All of us got the general in-brief from the folks in the chalet about general orientation issues, and from the NSF station manager about general Antarctic rules and regs. After that, they asked the grantees to meet in a separate room to fill out return travel paperwork (even though three of us aren't returning for over a year). By the time we were done, the RPSC folks were long gone, and the main part of the chalet was empty.
We tried to go to the MCC for our bags, but they hadn't been depalletized yet. Jeff and I headed over to dinner with Mike, Bob and Kerry. We were joined by Angie, one of the Pole W-O Science Carpenters. As an aside, I was warned about how much the galley has changed, but I can't believe it was the same place. They turned the old hallway outside the seating area into seating with windows, they replaced the segregated E-side and O-side serving lines with several serving islands, and broke up the seating area into a multi-level affair. They also added a handwashing station where there used to be either storage or the barber shop. I can't be sure because there are no landmarks left to try to align the layouts in my head. Back to dinner itself, I didn't feel like Turkey Tetrazzini, so I went with the vegetarian couscous and chickpeas. After dinner, we figured our bags were ready, and Jeff and I headed up the hill.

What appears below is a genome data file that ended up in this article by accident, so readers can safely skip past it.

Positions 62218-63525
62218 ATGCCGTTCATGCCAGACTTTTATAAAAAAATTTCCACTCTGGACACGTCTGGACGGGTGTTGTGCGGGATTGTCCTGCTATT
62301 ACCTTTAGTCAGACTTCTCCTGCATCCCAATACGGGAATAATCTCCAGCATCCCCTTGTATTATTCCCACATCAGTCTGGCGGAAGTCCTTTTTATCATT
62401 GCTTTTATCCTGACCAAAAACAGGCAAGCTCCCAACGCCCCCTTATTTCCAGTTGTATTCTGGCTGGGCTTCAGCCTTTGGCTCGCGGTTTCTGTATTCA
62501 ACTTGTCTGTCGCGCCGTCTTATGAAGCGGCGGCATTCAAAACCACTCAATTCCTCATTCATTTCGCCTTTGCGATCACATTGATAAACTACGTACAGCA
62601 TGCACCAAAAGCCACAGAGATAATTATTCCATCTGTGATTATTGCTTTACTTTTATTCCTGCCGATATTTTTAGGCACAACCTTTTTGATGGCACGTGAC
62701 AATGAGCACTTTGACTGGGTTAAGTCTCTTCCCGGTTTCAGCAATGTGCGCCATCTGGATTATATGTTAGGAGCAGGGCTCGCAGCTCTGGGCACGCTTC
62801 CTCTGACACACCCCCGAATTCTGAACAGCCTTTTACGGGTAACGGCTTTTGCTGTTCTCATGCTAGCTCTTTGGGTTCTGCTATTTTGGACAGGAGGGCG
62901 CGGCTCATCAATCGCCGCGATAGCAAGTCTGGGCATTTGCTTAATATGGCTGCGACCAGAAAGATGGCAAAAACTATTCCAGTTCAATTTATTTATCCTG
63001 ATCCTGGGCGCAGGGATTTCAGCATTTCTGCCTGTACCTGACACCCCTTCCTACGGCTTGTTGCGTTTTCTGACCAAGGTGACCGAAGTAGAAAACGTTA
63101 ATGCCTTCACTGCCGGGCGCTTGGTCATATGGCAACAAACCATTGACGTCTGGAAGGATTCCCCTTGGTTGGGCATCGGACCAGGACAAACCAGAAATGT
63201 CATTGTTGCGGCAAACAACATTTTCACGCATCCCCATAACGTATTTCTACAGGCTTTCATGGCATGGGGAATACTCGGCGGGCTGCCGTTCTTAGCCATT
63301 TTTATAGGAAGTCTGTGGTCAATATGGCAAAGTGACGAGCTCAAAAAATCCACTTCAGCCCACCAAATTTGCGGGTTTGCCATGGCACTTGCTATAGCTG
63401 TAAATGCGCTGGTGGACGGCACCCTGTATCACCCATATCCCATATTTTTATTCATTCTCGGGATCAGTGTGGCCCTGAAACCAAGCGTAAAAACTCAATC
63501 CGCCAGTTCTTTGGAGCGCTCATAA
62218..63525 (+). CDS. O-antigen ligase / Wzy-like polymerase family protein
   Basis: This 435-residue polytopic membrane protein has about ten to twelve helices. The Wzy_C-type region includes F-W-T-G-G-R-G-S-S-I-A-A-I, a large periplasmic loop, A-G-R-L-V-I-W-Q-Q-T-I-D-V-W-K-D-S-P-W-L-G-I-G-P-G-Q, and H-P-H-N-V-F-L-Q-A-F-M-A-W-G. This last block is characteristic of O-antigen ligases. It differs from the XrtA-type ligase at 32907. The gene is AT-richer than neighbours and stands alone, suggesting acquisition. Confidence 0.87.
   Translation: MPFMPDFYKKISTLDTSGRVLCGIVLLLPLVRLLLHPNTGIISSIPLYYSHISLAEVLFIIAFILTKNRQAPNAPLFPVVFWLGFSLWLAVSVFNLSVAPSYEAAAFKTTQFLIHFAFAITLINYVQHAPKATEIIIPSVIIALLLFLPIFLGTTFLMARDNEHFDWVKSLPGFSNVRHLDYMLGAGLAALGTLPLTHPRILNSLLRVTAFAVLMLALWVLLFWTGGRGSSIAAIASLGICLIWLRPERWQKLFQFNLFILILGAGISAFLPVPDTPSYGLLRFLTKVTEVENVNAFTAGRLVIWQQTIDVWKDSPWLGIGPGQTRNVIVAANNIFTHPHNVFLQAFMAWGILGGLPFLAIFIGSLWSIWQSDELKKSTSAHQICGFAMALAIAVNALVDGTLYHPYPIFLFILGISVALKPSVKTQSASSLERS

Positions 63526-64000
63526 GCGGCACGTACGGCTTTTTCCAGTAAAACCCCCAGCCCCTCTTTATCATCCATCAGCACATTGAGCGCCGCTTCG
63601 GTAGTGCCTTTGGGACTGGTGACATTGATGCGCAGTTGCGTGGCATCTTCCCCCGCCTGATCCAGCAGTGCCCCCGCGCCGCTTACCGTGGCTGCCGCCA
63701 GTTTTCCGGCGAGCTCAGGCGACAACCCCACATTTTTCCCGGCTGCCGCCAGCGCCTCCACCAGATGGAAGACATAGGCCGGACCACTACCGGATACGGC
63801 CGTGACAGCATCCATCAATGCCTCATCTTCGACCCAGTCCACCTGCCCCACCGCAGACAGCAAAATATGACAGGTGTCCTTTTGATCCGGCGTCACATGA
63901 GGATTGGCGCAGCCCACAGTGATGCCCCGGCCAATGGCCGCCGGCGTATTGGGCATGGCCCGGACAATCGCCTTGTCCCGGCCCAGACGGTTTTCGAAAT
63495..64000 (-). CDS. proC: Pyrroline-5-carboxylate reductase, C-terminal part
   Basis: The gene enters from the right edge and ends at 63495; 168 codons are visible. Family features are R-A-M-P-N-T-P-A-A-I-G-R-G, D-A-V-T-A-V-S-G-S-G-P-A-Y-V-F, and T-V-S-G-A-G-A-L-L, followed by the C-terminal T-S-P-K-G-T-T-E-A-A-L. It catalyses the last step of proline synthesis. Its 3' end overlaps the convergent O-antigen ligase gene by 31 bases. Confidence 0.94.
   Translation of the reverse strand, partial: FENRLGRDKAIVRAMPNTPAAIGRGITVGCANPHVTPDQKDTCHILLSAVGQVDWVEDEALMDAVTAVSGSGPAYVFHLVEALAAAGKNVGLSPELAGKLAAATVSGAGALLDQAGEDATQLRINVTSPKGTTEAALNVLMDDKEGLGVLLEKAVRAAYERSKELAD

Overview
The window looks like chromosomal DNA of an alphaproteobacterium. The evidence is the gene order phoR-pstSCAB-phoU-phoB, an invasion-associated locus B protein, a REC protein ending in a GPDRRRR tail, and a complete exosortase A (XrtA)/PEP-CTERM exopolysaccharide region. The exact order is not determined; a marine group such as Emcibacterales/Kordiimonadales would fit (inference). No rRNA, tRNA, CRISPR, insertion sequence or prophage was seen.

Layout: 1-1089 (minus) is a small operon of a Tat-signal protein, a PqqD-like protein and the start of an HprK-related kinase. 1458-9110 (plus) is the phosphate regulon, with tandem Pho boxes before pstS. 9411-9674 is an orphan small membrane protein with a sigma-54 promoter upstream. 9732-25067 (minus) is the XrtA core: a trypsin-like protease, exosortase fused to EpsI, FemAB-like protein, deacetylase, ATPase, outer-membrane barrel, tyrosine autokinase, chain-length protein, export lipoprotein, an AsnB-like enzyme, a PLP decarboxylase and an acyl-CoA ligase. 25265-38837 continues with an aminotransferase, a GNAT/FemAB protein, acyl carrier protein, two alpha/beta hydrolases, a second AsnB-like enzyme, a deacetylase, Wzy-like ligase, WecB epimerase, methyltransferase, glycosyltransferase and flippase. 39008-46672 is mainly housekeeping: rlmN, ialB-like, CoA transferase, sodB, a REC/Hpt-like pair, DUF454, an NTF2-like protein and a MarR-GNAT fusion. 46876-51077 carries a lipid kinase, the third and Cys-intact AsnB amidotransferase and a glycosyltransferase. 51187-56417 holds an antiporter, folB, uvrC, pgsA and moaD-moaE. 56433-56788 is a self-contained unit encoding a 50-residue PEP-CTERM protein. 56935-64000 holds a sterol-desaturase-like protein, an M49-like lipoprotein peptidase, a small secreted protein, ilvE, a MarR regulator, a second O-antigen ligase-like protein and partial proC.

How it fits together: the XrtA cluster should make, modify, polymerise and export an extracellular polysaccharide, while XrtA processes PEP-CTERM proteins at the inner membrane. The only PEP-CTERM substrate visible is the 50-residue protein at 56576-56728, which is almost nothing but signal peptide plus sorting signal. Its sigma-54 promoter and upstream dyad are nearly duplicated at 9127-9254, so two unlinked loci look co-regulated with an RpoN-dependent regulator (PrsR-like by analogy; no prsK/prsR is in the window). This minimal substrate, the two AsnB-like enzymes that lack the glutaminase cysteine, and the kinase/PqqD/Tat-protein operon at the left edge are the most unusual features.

Unfortunately, just as we got to the MCC, they were evacuating the building because of a fire alarm. Moments later, the Fire Department showed up, searched the building and determined that whatever set off the thermal sensor, it wasn't an actual fire, and we were allowed inside to grab our bags. I ditched my gear in my room, changed out of my ECW gear, and went for a wander.
I discovered to my chagrin that the coffee house, Gallagher's and the Southern Exposure are closed on Mondays. I wandered back to B-155 and spent some time catching up with random passers-by that I recognized from my first three trips down. I can't even begin to list all the names of the people I ran into - some from my previous winter, lots more from the successive summers. That's been one of the best parts of this trip - catching up with old friends.